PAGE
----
BC Crown states that the recent document identified may be “exculpatory evidence” in the James case.


Vancouver — A trial of the British Columbia Supreme Court held by a former parliamentary secretary on Thursday temporarily delayed proceedings due to unexpected disclosures. Meanwhile, major witnesses are controversial about buying an “emergency” timber splitter that was kept in the secretary’s house.

Craig James has been acquitted of delinquent public money for personal gain and has been acquitted of two frauds over $ 5,000 and three trust violations by civil servants.

Prosecutor David Butcher told Deputy Judge Heather Holmes Wednesday night in an interview with Parliamentary Chief Financial Officer Hillary Woodward that he learned of two new sets of documents related to the case. ..

“I know these documents have brought defensive surprises,” Butcher admitted.

He added that one document was “potentially very exempt”, meaning that it could help James’ defense.

The trial is being held more than three years after being escorted by the legislature in November 2018 in James’ alleged RCMP investigation.

Special counsel Butcher said the case involved three major areas. Purchased a trailer and wooden splitter stored in James’s house for the purpose of an emergency in Congress. Travel expenses including personal souvenirs.

Rarely, Kate Ryan Lloyd, the current clerk of the Legislative Assembly, has been witnessing in court since Wednesday.

Details of the content of the new document have not been disclosed in court. But Butcher said one of the documents would help Ryan Lloyd’s expected testimony of retirement benefits.

Attorney Gavin Cameron initially objected to not allowing prosecutors to ask Ryan Lloyd directly about the document, and he was “shadow boxing” without knowing how Crown would use the information. Insisted that.

The court was postponed while RCMP police interviewed Ryan Lloyd about the document, after which the proceedings were resumed with her testimony.

Ryan-Lloyd approves the purchase of a $ 3,200 wooden splitter and $ 10,000 trailer as part of a $ 65,000 project to prepare Congress for emergencies such as earthquakes, but is unaware of the size of the purchase. I told the court. By item.

She said the issue caught her attention only in the spring of 2018 when speaker Darryl Precus at the time approached Ryan Lloyd with concerns about James’ spending.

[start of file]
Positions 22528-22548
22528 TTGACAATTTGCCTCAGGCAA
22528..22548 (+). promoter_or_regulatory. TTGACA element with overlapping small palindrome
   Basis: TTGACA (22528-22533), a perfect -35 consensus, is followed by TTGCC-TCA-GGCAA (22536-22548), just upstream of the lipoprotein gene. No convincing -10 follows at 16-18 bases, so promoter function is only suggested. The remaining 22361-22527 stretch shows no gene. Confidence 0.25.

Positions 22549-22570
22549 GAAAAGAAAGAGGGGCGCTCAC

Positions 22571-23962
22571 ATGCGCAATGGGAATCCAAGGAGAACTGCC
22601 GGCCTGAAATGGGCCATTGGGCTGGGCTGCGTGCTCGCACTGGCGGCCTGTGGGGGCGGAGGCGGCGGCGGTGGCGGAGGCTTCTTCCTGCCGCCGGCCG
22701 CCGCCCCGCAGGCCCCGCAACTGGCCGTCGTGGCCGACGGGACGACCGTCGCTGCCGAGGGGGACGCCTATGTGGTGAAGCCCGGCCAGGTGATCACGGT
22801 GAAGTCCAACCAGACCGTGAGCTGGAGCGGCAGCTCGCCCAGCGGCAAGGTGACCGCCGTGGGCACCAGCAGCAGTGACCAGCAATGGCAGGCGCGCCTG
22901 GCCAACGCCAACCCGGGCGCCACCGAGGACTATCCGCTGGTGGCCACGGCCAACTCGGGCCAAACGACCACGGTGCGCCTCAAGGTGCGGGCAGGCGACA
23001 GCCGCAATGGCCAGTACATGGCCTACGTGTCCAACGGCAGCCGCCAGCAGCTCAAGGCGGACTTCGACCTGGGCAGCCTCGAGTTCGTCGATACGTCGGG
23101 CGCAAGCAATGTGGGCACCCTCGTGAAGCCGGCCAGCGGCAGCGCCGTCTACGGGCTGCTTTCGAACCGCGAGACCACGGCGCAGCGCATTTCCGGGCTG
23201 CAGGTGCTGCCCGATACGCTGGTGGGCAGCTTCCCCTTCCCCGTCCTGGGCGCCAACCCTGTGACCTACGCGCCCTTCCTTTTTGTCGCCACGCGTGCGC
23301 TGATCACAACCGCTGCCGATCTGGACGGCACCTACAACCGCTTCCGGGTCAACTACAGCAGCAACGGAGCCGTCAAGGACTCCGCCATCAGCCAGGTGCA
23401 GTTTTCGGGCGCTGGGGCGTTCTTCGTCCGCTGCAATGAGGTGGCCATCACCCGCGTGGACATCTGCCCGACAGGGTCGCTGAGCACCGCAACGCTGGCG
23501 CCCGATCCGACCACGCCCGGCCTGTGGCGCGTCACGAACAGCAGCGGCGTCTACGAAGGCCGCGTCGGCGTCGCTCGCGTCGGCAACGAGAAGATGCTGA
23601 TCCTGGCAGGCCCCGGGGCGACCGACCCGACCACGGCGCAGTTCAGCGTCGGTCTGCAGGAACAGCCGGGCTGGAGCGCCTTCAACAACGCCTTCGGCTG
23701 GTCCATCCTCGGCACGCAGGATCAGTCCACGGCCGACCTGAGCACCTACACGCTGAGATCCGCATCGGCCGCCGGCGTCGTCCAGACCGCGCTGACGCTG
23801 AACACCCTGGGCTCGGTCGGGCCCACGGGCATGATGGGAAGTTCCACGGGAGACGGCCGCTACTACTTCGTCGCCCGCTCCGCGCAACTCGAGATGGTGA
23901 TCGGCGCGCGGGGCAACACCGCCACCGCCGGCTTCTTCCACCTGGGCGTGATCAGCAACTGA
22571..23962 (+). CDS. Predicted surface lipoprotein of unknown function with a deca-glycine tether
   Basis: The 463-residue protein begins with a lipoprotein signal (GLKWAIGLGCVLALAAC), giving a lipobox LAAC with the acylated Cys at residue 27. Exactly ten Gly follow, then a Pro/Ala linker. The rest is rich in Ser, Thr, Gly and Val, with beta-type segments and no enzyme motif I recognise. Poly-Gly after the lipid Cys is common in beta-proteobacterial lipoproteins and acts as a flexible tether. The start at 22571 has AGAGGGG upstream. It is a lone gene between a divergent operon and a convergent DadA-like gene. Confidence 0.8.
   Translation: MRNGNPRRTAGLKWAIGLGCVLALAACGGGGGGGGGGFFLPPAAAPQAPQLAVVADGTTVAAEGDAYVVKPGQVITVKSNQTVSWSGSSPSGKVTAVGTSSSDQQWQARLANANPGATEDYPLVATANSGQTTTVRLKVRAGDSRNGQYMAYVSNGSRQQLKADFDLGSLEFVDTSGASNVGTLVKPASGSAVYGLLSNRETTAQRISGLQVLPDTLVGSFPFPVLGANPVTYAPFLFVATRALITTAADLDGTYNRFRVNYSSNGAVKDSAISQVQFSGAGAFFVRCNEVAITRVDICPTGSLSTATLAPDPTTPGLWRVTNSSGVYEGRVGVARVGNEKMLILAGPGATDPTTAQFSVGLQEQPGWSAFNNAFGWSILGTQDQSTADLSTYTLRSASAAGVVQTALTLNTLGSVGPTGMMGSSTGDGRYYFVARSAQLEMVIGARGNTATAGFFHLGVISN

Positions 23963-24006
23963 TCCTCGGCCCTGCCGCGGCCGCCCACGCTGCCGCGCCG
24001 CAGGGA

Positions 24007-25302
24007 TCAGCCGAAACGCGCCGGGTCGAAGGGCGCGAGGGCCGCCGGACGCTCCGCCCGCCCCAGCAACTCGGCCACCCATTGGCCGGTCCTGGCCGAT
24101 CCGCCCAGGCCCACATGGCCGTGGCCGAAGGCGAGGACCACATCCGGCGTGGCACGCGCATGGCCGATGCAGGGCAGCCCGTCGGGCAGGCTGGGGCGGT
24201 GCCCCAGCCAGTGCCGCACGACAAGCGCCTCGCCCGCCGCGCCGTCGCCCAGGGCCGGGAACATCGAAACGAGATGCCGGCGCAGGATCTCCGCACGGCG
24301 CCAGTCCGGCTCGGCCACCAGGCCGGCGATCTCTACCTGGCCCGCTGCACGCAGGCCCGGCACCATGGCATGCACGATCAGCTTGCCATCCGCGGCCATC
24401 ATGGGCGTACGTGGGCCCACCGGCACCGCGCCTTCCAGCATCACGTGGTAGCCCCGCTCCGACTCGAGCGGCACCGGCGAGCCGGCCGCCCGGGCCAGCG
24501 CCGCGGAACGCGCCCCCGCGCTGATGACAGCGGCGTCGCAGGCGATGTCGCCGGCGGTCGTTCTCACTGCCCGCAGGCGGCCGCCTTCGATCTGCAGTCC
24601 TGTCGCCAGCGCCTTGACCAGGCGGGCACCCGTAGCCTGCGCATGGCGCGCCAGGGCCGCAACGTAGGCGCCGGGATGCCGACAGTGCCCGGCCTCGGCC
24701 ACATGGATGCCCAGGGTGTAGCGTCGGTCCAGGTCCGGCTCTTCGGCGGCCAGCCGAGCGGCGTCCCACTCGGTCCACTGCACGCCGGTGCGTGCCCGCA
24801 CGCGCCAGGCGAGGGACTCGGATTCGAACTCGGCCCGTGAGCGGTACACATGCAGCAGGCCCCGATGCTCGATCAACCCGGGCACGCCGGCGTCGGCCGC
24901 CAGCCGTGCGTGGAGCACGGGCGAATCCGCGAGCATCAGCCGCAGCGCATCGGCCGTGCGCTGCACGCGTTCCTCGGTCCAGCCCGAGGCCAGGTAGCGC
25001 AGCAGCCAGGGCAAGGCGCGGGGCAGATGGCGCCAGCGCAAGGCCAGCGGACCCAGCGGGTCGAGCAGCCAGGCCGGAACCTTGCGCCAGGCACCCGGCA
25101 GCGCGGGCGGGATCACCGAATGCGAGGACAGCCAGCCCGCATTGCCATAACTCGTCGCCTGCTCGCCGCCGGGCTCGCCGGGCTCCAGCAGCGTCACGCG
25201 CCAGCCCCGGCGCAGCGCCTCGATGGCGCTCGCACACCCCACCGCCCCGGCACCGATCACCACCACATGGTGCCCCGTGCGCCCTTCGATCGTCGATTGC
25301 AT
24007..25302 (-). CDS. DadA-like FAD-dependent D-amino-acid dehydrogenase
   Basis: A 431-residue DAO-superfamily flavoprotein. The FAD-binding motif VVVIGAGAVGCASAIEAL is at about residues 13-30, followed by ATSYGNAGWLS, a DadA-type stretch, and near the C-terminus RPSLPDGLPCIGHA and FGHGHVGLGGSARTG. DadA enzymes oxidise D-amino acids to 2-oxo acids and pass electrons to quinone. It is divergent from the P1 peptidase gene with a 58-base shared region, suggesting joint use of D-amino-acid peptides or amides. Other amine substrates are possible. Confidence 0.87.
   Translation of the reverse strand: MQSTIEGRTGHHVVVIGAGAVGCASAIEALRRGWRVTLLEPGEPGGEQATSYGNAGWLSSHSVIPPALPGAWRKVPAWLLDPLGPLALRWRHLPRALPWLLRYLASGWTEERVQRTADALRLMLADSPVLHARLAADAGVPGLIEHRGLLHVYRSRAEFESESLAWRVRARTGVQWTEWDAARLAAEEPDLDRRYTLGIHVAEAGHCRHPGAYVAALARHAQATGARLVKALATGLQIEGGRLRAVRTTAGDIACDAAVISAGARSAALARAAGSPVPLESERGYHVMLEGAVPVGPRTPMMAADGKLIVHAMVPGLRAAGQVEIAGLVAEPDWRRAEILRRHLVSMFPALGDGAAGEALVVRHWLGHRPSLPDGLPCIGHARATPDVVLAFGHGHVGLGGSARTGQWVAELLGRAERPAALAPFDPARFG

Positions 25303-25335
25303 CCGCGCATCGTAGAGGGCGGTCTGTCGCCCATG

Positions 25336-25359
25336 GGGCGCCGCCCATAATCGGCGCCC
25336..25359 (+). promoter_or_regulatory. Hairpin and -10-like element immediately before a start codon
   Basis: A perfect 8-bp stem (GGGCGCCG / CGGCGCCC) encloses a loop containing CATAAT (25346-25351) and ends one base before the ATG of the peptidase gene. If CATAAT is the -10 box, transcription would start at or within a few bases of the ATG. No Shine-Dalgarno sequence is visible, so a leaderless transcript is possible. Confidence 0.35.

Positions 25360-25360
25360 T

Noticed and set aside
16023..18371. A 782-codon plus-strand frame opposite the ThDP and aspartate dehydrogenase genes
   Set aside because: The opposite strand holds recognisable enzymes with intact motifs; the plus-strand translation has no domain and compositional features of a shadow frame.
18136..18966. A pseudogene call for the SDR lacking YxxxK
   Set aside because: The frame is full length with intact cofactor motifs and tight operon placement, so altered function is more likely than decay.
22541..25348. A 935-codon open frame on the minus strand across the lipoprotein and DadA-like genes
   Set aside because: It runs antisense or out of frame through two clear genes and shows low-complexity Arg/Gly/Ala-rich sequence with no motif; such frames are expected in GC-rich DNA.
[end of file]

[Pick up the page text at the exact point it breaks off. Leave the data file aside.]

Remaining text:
“Mr. Precus asked me not to talk to James about this concern,” Ryan Lloyd said.

James was her direct boss, but Precus was her “ultimate” boss, she said.

Ryan-Lloyd represented James when he became a clerk in 2011. She took on his role when he was on leave and was permanently appointed to that position in 2020.

A few weeks after James was escorted by the legislature, Precus released a report in January 2019 outlining allegations of pending mistakes.

Ryan-Lloyd testified that although there was no specific policy outlining the purchase of heavy equipment, all business purchases were expected to be used by the business.

“I can’t think of a policy that would allow heavy equipment like these items. Later I learned that they were substantial in terms of both cost and size. They were insured vehicles, so they They even needed their own license plates, I understood, “she said.

There was also no policy to allow offsite storage for use in natural disasters or other emergencies.

“It didn’t make any sense to me,” she said.

When she investigated the issue further, she said she found that the trailer was incompatible with any of the three Congressional vehicles that would be available for such use.

“No one had the right hitch to tow a trailer,” Ryan Lloyd said.

“There were a lot of questions that came up over time, but obviously in October 2017, I had to ask more questions,” she said, referring to the meeting that approved the costs.

Along Amy smart

Canadian press

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